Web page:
Lang Hancock discovered and promoted the vast iron ore deposits in the Pilbara of Western Australia
On 16 November 1952 prospector and pastoralist Lang Hancock and his wife Hope were flying over the Hamersley Range in Australia’s rugged Northwest. Bad weather forced Hancock to fly low over the headwaters of the Turner River. From the cockpit Hancock noticed large bands of red rock on the hills below and wondered if they might be iron ore. Six months later he returned to the Turner River and confirmed his discovery; a discovery that provided the impetus for the establishment of the huge iron ore mines in Australia’s Northwest. Hancock’s aerial prospecting earned him the title “The Flying Prospector”.
Langley Frederick George Hancock was born June 10 1909. He was a descendent of the pioneering Hancock family who had arrived at Cossack on the Sea Ripple in 1864. His father, George Hancock, built the homestead at Mulga Downs station and it was here that Lang Hancock spent most of his childhood, eventually becoming the station manager.
As a child, Hancock developed a keen interest in prospecting. He was only 10 years old when he discovered small pieces of asbestos in the Wittenoom Gorge Creek.
In 1934 Hancock participated in a small asbestos rush and pegged a claim at Wittenoom Gorge. He later sold a share of the tenement to the Colonial Sugar Refining Company.
However it was iron, not asbestos, that was to create the Hancock fortune. Although he had discovered huge belts of iron ore in the Hamersley Range there was a government imposed embargo on the export of iron ore as it was believed at the time that there was not enough in the country for local consumption. Hancock was to prove the government wrong for he believed the reserves he had found would “… last the world a multitude of centuries.”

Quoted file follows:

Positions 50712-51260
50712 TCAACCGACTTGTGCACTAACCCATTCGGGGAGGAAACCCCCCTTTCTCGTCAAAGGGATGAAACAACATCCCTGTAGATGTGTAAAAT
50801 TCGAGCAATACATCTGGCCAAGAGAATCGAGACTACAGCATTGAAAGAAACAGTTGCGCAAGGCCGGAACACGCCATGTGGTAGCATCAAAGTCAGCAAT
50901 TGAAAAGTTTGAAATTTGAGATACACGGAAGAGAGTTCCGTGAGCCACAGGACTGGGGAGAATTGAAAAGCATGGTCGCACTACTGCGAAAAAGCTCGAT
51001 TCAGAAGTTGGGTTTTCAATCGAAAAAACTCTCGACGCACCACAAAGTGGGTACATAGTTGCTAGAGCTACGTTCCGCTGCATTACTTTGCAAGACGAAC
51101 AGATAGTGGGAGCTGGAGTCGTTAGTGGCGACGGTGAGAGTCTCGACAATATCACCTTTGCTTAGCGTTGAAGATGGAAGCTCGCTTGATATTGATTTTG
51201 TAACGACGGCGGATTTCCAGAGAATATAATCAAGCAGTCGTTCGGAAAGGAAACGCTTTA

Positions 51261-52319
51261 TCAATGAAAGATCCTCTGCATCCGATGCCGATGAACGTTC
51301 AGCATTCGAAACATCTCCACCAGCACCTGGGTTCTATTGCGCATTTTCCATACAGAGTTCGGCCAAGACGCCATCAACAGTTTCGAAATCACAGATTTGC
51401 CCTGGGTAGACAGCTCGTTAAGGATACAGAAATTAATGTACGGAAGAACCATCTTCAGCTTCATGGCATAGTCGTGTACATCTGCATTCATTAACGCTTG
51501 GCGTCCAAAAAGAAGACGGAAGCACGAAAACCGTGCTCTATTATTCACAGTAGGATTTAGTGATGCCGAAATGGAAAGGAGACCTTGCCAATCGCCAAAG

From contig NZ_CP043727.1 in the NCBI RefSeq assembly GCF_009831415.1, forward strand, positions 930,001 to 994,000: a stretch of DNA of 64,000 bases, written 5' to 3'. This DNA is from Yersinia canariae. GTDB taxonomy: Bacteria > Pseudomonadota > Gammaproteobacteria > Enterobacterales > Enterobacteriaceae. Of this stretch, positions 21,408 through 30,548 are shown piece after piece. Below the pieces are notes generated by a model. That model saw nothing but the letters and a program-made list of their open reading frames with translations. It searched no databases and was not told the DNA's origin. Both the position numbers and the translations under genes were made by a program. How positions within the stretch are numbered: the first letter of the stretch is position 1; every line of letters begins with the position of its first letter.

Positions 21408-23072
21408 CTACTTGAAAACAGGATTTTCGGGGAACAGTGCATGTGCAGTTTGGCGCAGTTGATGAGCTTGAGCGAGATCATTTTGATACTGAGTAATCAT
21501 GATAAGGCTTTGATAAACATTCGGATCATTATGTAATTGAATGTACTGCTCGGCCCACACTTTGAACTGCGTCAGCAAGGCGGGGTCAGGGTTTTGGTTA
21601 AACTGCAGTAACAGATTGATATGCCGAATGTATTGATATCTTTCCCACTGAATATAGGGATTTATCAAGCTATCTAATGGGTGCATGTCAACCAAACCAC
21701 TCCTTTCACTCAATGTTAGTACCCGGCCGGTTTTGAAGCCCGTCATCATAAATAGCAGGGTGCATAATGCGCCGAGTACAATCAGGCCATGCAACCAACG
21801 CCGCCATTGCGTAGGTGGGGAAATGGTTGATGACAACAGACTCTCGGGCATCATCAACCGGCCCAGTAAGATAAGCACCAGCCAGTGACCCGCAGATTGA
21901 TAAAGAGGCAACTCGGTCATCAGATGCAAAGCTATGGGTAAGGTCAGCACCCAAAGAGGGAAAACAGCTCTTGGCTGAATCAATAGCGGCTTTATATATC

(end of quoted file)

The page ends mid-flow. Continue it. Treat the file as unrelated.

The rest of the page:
Following the lifting of government ban on the export of iron ore in 1960, Hancock and his partner Peter Wright, set about acquiring tenements and trying to interest companies in his discoveries. Initially Hancock’s vision that massive iron ore mines would be established in the Pilbara was treated with limited interest by large companies and governments, but he persevered and was able to involve mining giant Rio Tinto in exploration. It was a move that led to the establishment of the first large iron ore mines in the Pilbara.
The sheer magnitude of the mines and the resulting infrastructure needed to support them is a testament to Hancock’s vision and determination.
At Karratha in 1996, Lang Hancock’s daughter, Gina Rinehart said, “More than any one man, Lang Hancock is responsible for the Hamersley Iron development. Australia is fortunate to have such a man able to contribute to the development of its national resources… From the start he had the vision, the comprehension and the faith that was required to set the stage for the development of these resources on a scale commensurate with their value. He thought in world terms, rather than in just national. It is this early comprehension of the order of magnitude of the scene yet to unfold that set him apart.”
Lang Hancock died in 1992.
Gina Rinehart and Hancock Prospecting Pty Ltd helped to prepare these biographical details.
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